by Tommy L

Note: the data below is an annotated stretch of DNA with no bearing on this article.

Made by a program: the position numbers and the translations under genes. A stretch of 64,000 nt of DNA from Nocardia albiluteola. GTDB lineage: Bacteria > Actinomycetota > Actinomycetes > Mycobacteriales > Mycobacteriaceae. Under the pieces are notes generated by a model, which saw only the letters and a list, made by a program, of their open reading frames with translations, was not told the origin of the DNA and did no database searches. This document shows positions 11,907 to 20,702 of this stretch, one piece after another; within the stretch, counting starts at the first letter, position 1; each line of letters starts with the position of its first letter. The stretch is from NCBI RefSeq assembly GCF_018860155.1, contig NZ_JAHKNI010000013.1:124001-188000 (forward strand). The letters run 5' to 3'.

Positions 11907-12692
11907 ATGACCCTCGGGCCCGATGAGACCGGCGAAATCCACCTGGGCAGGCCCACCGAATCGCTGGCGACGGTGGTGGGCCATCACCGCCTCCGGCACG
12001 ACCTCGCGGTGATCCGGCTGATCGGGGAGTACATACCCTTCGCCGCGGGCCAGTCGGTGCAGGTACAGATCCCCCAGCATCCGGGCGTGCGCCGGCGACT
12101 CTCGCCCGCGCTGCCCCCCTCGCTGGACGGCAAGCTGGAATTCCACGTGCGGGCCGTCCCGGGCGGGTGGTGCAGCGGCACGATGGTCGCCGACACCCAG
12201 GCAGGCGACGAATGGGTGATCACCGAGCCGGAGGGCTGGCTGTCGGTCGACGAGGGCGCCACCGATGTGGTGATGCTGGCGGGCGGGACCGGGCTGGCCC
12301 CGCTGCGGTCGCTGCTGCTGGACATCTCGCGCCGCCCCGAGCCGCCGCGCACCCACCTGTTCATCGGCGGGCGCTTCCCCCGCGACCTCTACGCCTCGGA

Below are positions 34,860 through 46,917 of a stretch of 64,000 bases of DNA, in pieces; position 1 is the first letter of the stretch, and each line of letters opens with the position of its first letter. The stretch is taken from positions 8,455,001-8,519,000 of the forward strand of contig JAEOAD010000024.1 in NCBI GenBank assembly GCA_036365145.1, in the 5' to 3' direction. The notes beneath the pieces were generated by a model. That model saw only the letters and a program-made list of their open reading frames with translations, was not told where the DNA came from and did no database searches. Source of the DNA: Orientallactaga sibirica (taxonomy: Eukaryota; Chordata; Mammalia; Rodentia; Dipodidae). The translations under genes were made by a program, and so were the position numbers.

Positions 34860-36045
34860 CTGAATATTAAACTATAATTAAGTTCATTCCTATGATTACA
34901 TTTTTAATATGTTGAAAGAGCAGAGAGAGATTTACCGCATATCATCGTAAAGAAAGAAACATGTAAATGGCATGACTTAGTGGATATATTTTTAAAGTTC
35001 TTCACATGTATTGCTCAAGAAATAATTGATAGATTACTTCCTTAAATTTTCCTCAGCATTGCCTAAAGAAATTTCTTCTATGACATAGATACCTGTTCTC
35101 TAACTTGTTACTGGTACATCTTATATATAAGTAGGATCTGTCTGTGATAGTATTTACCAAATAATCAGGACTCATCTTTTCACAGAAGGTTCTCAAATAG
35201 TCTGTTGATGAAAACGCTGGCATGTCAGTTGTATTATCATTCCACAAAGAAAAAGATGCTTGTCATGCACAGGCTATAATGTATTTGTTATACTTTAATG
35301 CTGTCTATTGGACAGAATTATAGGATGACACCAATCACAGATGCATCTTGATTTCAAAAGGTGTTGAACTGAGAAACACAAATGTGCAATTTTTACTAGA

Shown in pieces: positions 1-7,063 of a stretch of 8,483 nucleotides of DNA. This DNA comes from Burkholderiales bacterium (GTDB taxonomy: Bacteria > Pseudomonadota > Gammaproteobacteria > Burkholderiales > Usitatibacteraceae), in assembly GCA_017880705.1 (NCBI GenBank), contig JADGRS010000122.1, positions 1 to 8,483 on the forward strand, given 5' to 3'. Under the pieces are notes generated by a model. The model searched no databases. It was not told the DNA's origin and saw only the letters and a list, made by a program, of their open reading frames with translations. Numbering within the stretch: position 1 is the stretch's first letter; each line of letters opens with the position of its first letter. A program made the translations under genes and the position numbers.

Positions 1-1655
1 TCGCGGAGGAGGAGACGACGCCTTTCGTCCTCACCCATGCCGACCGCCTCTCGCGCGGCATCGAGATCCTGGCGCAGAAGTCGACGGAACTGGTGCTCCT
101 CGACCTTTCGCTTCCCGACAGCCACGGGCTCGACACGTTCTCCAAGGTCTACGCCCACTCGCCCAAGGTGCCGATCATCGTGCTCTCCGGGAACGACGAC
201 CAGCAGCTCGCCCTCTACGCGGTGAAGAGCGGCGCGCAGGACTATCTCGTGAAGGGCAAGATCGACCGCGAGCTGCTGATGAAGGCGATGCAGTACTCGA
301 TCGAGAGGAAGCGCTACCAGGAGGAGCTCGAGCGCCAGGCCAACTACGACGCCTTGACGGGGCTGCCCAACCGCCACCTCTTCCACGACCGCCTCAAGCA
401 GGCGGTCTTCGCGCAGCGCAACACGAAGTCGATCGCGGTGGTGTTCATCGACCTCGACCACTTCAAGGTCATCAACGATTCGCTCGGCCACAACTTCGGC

Playoffs. The very concept conjures up images of tension, excitement, drama and finally, heartbreak. More importantly for the four bands performing in tonight’s showcase, it was their last chance for redemption after falling just short in their previous heat. Due to this fact, walking in to find the Wedge populated as sparsely as a village in South Wales was more than a little surprising. However, “from humble beginnings” and all that. Opening the night (and seeming to suffer because of it) were a slow starting Spontaneous Suggestion. The initially lifeless audience took a few songs to warm to their groove-laden rock and by the time they had the set was drawing to its conclusion. It’s still true to say that they had choruses catchier than a broken fingernail; stunning, unconventional legato guitar soloing and a drummer who looked like a member of East 17, but sometimes even sharing a face with Tony Mortimer is not enough. Their demeanour toward the crowd occasionally verged too far towards obsequious and they never seemed quite 'into' the performance. The exact opposite must be said of the follow-up: Terra Deforma. This incessant noise machine grabbed the crowd by the throat from their very first note and didn’t let go until they’d strangled the fight from any dissenters. Showing an energy which drab indie bands would inevitably mistake for a lack of musicianship, their trashy, thrashy sound was redolent in parts of Eighties Matchbox and mid-nineties Sonic Youth. Some simple but effective lead guitar lines furthered their appeal and with a touch more variation and dynamism they could have been in with a shot for the prize. Following this sonic invective were The Rasputins, a band for who the term un-pigeon-hole-able was coined. Although they start slowly their peculiar music is undeniably unique and when it picks up pace it shows some great whimsical passages. However, as with virtually every artist labelled 'eclectic', the songs have an element of trial and error about them and occasionally lack a bit of focus. At certain points elements were dropped frustratingly early; while others just as surely outstayed their welcome. Still, for every detractor and naysayer there’s surely at least an equal amount of people thankful that someone is making music of such ingenuity. With a bit of refinement I fully expect them to go places. The final act were as big a surprise as I’ve seen during the showcase. To me Funk Ya Mum should be the title of a Joe Dolce song title, and if a band were to be named so ridiculously they must be either a comedy band or shite. Fortunately neither is true and they’re exceptional in both style and quality. Lining up looking for all the world like a Ska band, the instrumental four piece are surely just a sultry vocalist away from walking this whole competition. As it was their well-polished, sax-led, jazz escapades mesmerised sections of the audience and showed more than enough quality to win this round comfortably, which they did. Although I’d love to see them with a singer, their session quality musicianship, tremendous song-writing and intelligent arranging should still see them in with a chance come the final. It promises to be a belter.